The reason I don’t listen to Philly sports talk radio – especially this time of year – is because for many, many moons it’s been full of the self-flagellating, though legitimate, tales of woe of Eagles fans, many of whom have literally gone their entire lives wondering what it would be like for their home team to be crowned Superbowl Champions.
This week, I’ve be listening to Philly sports radio almost non-stop. And yes, it really is that good, even for a somewhat-jaded NFL fan whose fave team is, ahem, kind of used to this sort of thing (at least one time more than everyone else, in point of fact). I mean, people have been calling in literally sobbing tears of joy, and if you live anywhere near the Philly area, you immediately understand why. This week, an Eagles fan popped open a bottle of bubbles that has been in his fridge since late 1980 (when he expected his team to subsequently prevail in their first Superbowl performance). Now that, my friends, summarizes Philly’s Eagles fandom. By the way, I swear this will eventually turn into a wine review of a sample bottling.
It’s not just that the Philadelphia Eagles finally – finally! – brought home a Lombardi trophy after decades of enviable-but-ultimately bridesmaid-not-bride NFC success. It’s how they did it that makes this first Superbowl win so brilliant for this city. Unless you were a Philly sports fan, you were writing off Superbowl LII as the final coronation-to-godhead-status of the most successful quarterback/coach combination in modern NFL history. And instead, that combo got taken down in an out-play-calling, out-throwing shootout, by a QB/coach combo that was almost universally mocked, and both of whom had previously considered calling the NFL quits (and are now being hailed as sports geniuses).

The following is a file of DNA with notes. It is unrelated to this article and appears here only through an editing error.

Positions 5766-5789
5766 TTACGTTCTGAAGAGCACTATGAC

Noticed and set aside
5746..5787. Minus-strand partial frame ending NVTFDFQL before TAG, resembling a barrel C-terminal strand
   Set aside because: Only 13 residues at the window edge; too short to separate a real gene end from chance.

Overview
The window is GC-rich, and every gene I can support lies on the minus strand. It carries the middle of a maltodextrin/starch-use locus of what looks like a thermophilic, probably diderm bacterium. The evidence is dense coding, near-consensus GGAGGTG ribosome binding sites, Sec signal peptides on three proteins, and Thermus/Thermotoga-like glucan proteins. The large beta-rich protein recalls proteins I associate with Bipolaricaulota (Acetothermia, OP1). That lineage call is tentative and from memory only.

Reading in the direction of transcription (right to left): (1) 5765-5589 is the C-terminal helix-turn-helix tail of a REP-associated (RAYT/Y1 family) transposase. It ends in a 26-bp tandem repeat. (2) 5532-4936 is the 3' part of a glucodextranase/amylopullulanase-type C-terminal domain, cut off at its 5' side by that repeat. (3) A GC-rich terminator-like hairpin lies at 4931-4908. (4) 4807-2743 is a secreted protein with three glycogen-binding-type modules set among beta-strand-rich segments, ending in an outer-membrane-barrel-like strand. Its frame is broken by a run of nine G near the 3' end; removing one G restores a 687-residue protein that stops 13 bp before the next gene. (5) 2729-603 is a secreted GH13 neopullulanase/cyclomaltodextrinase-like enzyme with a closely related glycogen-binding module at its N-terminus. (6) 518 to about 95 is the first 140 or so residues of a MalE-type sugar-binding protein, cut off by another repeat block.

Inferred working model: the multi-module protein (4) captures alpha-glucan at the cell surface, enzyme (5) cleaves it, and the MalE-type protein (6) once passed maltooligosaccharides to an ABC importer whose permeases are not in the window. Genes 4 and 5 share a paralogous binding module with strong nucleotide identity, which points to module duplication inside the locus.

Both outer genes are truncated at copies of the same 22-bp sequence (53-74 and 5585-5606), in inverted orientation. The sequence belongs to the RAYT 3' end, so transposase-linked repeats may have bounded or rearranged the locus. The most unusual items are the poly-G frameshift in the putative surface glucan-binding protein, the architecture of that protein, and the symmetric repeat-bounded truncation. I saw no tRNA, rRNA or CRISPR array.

A rag-tag group of talented, dedicated, underrated upstarts, many of whom were backups at their respective positions, just wanted it more badly, and worked both harder and smarter, than some of the most talented and successful performers in the history of the sport. And they beat the more dominant opponent at their own game.
Hello!!! This city erected a statue to Rocky Balboa. This city is the spiritual embodiment of the underdog. And so this Superbowl is the perfect David-vs-Goliath story for a city that needed exactly that outcome at exactly this time. And it is f*cking glorious…
Read the rest of this stuff »
This is a tale of hatred.
Well, of wanna-be hatred.
I’m not sure exactly why I approached the wines I am about to discuss with you with such abject internal bile. But rage my bile against them I did, although they ultimately showed me who was boss and got my attitude turned around; but I did not make it easy for them.
Personally, I blame the current U.S. President. This week marked the first time in decades that I simply ignored the Presidential State of the Union address. I mean completely and utterly ignored the fact that it was happening, to the point of not even reading about its contents or subsequent Democratic party rebuttals. The less intelligent reader (who, of course, isn’t here reading this anyway, right??) will ostensibly chalk that up to me having some sort of Liberal-leaning angst over Donal Trump, even though I’m not actually a Liberal and the only time I ever affiliated with a party was as a Republican in the 1990s.
No, my bile-boiling is the result of the unique personal political hell-scape that a Trump presidency has created; I am a bit of a fiscal/budget hawk, highly value reasonable discourse, and support (along with the majority of Americans) a tolerant, progressive social agenda (within reasonable spending!). Trump is literally the opposite of all three of those things: he acts without proper analysis of how much money will be burned as a result, he is often embarrassingly angry and unintelligible in his speeches, and he seems to court the kind of oh-whatever-just-get-over-it kind of subversive sexism and racism that had no real place in the USA in the 1970s, let alone in 2018. So, basically, he’s a raging douchecanoe in my view, and since he dominates the national news cycle, I’m kind of always in a minor state of angry despair these days, waiting for that thing on top of his head to admit that it can no longer control him and crawl off somewhere to find another host…
Read the rest of this stuff »